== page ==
Check out the system requirements for enabling a Supervisor on three vSphere clusters mapped to vSphere Zones by using the NSX networking stack.

Requirements for a Management, Edge, and Workload Domain Cluster

Table 1. Minimum Compute Requirements
System Minimum Deployment Size CPU Memory Storage
vCenter Server 8.0 Small 2 21 GB 290 GB
vSphere clusters
  • 3 vSphere clusters
  • vSphere DRS and HA enabled on each vSphere Cluster. vSphere DRS must be in Fully Automate or Partially Automate mode.
  • Independent storage and networking configured for each vSphere cluster.
Not applicable Not applicable Not applicable
ESXi hosts 8.0
For each vSphere cluster:
  • Without vSAN: 3 ESXi hosts with 1 static IP per host.
  • With vSAN: 4 ESXi hosts per cluster with at least 2 physical NICs.
Note: Make sure that the names of the hosts that join the clusters use lower case letters. Otherwise, the enablement of the Supervisormight fail.
8 64 GB per host Not applicable
NSX Manager Medium 6 24 GB 300 GB
NSX Edge 1 Large 8 32 GB 200 GB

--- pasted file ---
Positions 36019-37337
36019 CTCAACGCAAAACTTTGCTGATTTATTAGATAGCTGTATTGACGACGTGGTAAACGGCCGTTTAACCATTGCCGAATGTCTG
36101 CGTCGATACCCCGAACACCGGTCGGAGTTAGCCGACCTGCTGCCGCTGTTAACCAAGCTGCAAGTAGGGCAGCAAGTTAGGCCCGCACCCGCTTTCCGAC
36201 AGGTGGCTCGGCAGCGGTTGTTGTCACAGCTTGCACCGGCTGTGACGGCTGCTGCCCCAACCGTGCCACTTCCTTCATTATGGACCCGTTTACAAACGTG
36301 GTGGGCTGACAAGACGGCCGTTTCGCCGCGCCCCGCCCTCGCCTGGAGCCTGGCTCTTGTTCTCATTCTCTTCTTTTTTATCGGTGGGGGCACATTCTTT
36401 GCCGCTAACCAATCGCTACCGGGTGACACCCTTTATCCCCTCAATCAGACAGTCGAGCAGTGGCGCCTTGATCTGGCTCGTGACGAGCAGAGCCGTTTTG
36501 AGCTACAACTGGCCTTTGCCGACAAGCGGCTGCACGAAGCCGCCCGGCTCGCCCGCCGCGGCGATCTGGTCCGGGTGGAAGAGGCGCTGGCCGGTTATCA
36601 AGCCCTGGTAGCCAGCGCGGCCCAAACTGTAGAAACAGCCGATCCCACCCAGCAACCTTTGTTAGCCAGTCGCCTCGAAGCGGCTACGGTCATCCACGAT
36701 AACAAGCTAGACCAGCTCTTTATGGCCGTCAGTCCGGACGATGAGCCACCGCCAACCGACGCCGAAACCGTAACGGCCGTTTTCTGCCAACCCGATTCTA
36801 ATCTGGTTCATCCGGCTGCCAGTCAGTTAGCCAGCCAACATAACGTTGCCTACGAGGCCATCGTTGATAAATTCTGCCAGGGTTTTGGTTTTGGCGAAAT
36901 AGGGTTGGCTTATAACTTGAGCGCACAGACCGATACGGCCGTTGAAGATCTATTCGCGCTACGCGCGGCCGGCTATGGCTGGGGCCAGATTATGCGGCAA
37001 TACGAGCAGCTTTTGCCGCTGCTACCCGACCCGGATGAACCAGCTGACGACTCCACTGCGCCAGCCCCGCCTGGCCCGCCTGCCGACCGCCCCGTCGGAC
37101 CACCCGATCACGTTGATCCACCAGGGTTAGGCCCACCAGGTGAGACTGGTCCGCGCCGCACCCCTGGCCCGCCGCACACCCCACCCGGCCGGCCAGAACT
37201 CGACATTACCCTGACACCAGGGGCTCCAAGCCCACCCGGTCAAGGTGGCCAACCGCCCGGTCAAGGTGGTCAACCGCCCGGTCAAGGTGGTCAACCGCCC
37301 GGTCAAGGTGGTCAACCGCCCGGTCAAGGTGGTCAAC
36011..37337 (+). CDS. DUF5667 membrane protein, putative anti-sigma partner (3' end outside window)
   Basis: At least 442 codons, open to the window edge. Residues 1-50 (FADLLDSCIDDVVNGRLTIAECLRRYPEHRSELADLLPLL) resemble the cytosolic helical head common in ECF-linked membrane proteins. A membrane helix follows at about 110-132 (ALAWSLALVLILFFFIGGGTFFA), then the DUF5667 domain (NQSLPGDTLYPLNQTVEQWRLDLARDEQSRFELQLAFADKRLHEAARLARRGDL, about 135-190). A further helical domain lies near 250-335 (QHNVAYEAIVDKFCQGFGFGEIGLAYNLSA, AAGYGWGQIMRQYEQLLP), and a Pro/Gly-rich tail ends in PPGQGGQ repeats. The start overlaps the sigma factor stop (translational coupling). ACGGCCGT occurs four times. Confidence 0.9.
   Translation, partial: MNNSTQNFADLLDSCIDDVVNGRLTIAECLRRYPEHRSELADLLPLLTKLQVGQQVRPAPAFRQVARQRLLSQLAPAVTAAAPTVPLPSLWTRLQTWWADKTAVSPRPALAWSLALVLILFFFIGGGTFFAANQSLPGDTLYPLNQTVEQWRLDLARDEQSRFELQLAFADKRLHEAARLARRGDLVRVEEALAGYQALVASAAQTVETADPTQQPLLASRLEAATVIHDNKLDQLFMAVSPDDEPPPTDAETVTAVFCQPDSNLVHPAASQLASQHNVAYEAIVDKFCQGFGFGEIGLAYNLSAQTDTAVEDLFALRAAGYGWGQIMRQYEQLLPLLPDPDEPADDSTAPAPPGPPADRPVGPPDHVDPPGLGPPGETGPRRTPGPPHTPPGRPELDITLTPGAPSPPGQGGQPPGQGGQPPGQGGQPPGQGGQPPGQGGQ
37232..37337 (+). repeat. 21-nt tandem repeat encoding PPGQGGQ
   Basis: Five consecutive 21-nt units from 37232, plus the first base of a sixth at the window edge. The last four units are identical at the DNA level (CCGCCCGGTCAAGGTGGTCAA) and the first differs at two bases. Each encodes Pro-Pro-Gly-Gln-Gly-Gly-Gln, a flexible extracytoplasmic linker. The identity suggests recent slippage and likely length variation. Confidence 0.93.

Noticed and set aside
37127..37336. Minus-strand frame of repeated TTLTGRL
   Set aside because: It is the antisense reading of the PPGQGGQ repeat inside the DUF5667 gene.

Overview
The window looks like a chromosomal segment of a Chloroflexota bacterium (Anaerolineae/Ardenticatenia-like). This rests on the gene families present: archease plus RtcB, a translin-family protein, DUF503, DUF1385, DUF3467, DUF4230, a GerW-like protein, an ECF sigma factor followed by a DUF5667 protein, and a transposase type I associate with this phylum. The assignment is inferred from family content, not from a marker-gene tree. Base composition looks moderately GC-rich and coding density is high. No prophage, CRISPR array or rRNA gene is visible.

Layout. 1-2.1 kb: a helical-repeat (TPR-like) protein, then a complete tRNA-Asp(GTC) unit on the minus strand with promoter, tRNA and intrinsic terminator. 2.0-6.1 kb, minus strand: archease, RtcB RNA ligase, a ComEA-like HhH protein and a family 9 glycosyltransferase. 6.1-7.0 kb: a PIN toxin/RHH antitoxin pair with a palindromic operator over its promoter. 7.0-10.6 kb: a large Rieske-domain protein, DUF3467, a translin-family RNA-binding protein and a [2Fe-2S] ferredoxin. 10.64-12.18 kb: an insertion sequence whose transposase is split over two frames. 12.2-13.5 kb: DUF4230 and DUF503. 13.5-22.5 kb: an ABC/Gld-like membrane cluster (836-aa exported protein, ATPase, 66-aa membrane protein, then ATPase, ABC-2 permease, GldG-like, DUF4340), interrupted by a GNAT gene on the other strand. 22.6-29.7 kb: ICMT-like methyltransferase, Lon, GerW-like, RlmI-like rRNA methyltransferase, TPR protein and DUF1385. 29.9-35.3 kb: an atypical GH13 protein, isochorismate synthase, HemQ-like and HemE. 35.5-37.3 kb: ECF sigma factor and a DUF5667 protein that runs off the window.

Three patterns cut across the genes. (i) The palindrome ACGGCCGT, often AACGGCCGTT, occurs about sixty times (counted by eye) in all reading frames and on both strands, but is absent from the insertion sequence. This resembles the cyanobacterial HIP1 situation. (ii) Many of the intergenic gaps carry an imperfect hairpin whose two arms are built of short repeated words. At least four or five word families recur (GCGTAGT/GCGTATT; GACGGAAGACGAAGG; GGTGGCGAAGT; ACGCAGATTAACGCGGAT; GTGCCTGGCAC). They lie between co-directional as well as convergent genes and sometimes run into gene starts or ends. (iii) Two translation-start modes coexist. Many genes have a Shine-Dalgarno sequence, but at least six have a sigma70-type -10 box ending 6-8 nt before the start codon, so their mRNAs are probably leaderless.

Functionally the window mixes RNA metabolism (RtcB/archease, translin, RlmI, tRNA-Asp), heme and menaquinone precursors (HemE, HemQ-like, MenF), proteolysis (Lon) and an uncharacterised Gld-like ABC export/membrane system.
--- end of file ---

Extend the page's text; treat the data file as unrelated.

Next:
NSX Edge 2 Large 8 32 GB 200 GB
Kubernetes control plane VMs 3 4 16 GB 16 GB

Networking Requirements

Note: You cannot create IPv6 clusters with a vSphere 8 Supervisor, or register IPv6 clusters with Tanzu Mission Control.

Check the VMware Product Interoperability Matrix for the supported NSX versions.

Table 2. Physical Network Requirements
Component Minimum Quantity Required Configuration
Layer 2 device 1 The management network that will handle the traffic of the Supervisor must be on the same layer 2 device. As least one physical NIC per host handling management traffic must be connected to the same layer 2 device.
Physical Network MTU 1500 The MTU size must be 1500 or greater on any vSphere Distributed Switch port group.
Table 3. General Networking Requirements
Component Minimum Quantity Required Configuration
NTP and DNS Server 1 A DNS server and NTP server that can be used with vCenter Server.
Note: Configure NTP on all ESXi hosts and vCenter Server .
DHCP Server 1 Optional. Configure a DHCP server to automatically acquire IP addresses for the Management and Workload Networks as well as floating IPs. The DHCP server must support Client Identifiers and provide compatible DNS servers, DNS search domains, and an NTP server.

For the management network, all the IP addresses, such as control plane VM IPs, a Floating IP, DNS servers, DNS, search domains, and NTP server are acquired automatically from the DHCP server.